Tuesday, April 12, 2011

Kindles in the Library, Redux

Finally, a compelling reason (for me, at least) to have library-owned Kindles to loan.

Back in February, the Library got its first Kindle eReader. I played with it for a few days, and was underwhelmed (lots of thoughts, written up in this post). Since then, two teachers and one student have "test-read," with mixed reactions. I'm not sure what it says that none of the three actually finished the book that was requested and loaded on the Kindle for them.

For both teachers/adults -- one was reading a book to prep for class, the other was reading a novel for fun at the beach -- the biggest frustration with the electronic device was the inability to flip back and forth through the pages, or to create a visual memory of how far along in the book a certain scene takes place. Taking notes isn't really that easy either. The student said he got used to it and liked it a lot, but didn't have much time for pleasure reading during the semester. I'd pretty much come to the conclusion that eReaders really are best as "personal electronics," and that it still makes more sense for libraries to loan content rather than devices.

And then last week, a student asked for an audiobook of Makes Me Wanna' Holler, a non-fiction title he is reading in class. Sure! we have audiobooks, specifically for students who learn as well or better through their ears than eyes. Only not this one, and it's apparently not available on CD (or even Audible.com), only on cassette, used. Even worse, the cassette edition is abridged. Even if I were to buy it, which I didn't want to do, it would be of limited value. The teacher came to ask how we can support this student. Think think, ponder ponder. The Kindle was sitting on my desk, just returned from its spring break checkout. Eureka!! (or, like DUH) What about the Kindle text-to-speech function I'd heard about? How good/awful is it? Could this be an option?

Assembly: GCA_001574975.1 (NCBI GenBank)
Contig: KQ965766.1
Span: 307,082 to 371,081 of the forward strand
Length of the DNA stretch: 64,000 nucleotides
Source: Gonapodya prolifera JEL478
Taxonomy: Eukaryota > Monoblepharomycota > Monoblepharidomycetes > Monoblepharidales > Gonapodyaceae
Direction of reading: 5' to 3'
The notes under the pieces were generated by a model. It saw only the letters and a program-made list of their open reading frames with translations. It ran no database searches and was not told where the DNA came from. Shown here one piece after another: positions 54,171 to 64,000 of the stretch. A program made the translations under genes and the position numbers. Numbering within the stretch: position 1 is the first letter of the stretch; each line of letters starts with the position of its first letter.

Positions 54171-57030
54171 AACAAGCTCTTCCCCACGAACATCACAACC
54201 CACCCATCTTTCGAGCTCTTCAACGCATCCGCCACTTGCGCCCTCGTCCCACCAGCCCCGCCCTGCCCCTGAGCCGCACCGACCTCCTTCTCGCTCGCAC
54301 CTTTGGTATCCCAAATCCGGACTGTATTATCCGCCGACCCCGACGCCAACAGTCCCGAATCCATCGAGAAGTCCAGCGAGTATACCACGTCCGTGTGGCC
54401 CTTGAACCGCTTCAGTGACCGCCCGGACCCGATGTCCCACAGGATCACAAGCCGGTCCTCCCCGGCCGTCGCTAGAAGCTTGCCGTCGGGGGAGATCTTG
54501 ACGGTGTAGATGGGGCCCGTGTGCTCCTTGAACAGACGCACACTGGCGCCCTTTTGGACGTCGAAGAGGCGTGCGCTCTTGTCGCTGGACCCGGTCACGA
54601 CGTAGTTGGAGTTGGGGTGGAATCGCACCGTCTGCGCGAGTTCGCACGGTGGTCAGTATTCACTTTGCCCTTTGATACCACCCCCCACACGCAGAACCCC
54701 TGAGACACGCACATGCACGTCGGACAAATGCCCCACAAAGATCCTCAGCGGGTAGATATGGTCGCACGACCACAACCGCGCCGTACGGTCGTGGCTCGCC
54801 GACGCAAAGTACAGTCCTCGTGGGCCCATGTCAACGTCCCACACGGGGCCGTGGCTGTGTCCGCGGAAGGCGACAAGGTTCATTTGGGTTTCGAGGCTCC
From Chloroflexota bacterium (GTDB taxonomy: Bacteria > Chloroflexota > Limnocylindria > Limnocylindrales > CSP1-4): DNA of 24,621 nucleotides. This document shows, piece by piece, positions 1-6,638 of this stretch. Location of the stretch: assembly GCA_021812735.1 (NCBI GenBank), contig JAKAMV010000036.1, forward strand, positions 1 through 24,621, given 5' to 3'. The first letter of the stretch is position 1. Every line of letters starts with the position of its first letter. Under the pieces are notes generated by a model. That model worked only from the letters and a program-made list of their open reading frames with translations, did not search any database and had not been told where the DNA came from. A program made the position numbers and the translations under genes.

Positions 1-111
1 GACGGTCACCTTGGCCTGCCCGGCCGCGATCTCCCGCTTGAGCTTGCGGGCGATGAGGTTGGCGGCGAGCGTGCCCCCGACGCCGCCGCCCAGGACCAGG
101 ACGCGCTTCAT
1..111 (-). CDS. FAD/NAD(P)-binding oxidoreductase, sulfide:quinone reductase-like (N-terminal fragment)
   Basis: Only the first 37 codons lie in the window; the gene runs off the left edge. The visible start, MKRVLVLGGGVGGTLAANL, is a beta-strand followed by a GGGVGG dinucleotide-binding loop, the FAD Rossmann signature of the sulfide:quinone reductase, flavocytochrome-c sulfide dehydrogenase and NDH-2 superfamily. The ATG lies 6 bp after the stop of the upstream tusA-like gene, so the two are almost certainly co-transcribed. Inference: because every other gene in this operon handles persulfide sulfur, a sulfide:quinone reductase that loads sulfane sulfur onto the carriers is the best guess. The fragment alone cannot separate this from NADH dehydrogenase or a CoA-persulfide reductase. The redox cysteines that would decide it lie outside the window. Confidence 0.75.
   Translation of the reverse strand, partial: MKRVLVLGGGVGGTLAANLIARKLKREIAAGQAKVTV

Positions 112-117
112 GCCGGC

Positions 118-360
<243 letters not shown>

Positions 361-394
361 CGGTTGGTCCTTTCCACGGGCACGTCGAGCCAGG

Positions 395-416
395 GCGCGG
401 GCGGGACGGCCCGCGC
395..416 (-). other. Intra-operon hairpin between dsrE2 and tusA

A quick check confirmed that the needed book was "text-to-speech enabled" (some copyright holders have demanded disabling of this function, concerned about potential impact to audiobook sales). Note sent to the next teacher on the Kindle test-drive list explaining the delay (gulp, it's the Headmaster.) Book purchased, downloaded and device ready to be checked out by break. The Kindle has a jack for headphones, and after class (the one reading the book), this student was already so enthusiastic he asked if we had his lit book on audio! Downloaded and ready by the end of the day. So now the one Kindle is helping this student in two classes, and providing something that the print editions of both books just can't do.

Having a computer read out loud to you is not the greatest aesthetic experience with a book. There's even inadvertent humor involved -- when it comes to tricky stuff (as in ALL the cuss words), I'm told the Kindle just spells them out! I bet that was a lively discussion at the Amazon.com product development meetings.

Still, text-to-speech is high-level value added in my opinion, making the Kindle more than just another way to read a book. (Paul B., the Library's second Kindle will be here later this week, and you're still first on the list.) I'm also going to participate in the Technology department's new iPad test program -- with a less expensive, refurbished 1st generation iPad (w/o cameras) -- to see if offers value to students in a library-relevant way. Brief research indicated that iBook can be set up as a text-to-speech device for Apple bookstore ebooks, though the Kindle reader app doesn't have the function. We'll see.

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